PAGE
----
Ding Ling gained her reputation as a writer in 1927 with her short story “Miss Sophia’s Diary,” which portrays the inner thoughts and feelings of an attractive women ill with tuberculosis who is interested in two men. She sexually desires the tall man, but she eventually rejects him because of his shallow mind. She and Hu Yepin started a literary magazine to publish their work, but it failed. Hu joined the League of Left-Wing Writers while Ding wrote stories and the novella Shanghai, Spring 1930. Their son was born only a short time before Hu was executed with 23 other leftists on February 7, 1931. Ding sent the child to live with her mother in Hunan and began editing the Great Dipper for the League, secretly joining the Communist party in March 1932. Her story “Flood” broke ground as realistic fiction with a social message, and she wrote the novel Mother, based on how her own mother became liberated. On May 4, 1933 Ding Ling and her lover Feng Da were abducted by the Nationalist secret police and were kept under house arrest in Nanjing. Her mother joined them, and Ding gave birth to Feng’s daughter before he died of tuberculosis. Leaving her children with her mother, Ding escaped to the Red Army base at Yan’an in 1936.

Ding Ling published the autobiographical “When I Was in Xia Village” in 1941 narrated by a prominent woman in the Communist party who visits a town where a young woman has been abducted and raped by the Japanese. Though disgraced, the young woman is hopeful that the party’s treatment of her venereal disease will give her a new life. Ding published her controversial essay “Thoughts on March 8” on that International Women’s Day in 1942. She began by asking when it would no longer be necessary to give special weight to the word “woman.” She noted that women are happier in Yan’an than anywhere in China, but still it was difficult for a woman to be friendly with a male comrade whether she is married or single. Men often accuse their wives of “political backwardness” as an excuse for divorce. Ding wished for “less empty theorizing and more talk about real problems.” She acknowledged that women who want equality need to strengthen themselves, and she advised them to take care of their health, be happy by doing meaningful work to help others, develop the habit of thinking about what is right, and persevere through hardships and work for the good of all humanity. She concluded that writing these things a woman was likely to be demolished. Ding had been editing the literary section of the Liberation Daily, but she lost that position because of the controversy and was assigned to work in the country. She married the younger Chen Ming in 1942 during the rectification phase of the party.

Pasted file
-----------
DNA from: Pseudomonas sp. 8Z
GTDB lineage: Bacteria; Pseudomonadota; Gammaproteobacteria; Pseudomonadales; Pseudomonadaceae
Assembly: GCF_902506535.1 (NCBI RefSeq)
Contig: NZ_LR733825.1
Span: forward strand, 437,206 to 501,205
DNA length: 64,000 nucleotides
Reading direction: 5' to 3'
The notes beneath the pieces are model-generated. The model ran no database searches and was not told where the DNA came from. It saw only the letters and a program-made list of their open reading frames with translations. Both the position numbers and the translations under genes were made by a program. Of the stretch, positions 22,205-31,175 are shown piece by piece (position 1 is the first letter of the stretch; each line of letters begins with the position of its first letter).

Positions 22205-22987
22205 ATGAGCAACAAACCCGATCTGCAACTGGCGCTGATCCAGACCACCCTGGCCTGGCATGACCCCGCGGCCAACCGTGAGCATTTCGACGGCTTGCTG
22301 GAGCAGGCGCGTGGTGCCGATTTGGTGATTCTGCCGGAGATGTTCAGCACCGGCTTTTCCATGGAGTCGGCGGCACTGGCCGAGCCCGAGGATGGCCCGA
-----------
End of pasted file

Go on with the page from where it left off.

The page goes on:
Ding Ling worked on land reform in 1946-47. Her 1948 novel The Sun Shines over the Sanggan River is about a struggle for land reform, and it was the first Chinese novel to win a Stalin Prize in 1951. Ding Ling was censured and expelled from the Communist party in 1957 for her past unchaste activities and questionable loyalty, but she was reinstated after Deng Xiaoping came to power in 1978.

Shen Congwen was born on December 28, 1902 in a military family on the western frontier of Hunan where the Miao tribes live. He went to a military school at age thirteen, and two years later he was assigned to a regiment and witnessed 700 decapitations in sixteen months. He was given a set of Dickens translated by Lin Shu. Shen was strongly influenced by Russian, English, and French literature, especially Chekhov, Shakespeare, and Joyce. Shen joined the military again in 1920 and served under the reformer Chen Quzhen in Baojing. He probably witnessed the famine in Yuanzhou that took about 40,000 lives. Shen worked for a newspaper and went to Beijing in 1922 to study, but he lacked the money and education to attend college.

By 1925 Shen was publishing short stories. In his 1930 story “The Husband” a peasant visits his wife on a brothel boat where many peasant wives come to make money. After talking with her “godfather” and seeing her drunken customers, he persuades her to return home with him. Shen became friends with the editor Hu Yepin, and he said that Ding Ling was the only woman who ever called him handsome. When Hu was arrested on January 17, 1931, he and Ding Ling worked to learn where he was and to raise money for his release. After his execution he wrote Remembering Hu Yepin and later Remembering Ding Ling. After four years of courtship Shen married Zhang Zhaohe in September 1933. Shen was criticized by the Communists for his bourgeois views, but his writing was also censored by the Nationalist government. He identified more with rural values than with urban politics. Shen began teaching Chinese, and in 1934 he became a professor at Beijing University. He opposed bringing Confucianism back into education and especially criticized the warlord He Jian. That year Shen wrote in a preface,

I worship vitality and love freedom.
I extol the plucky and the strong in heart.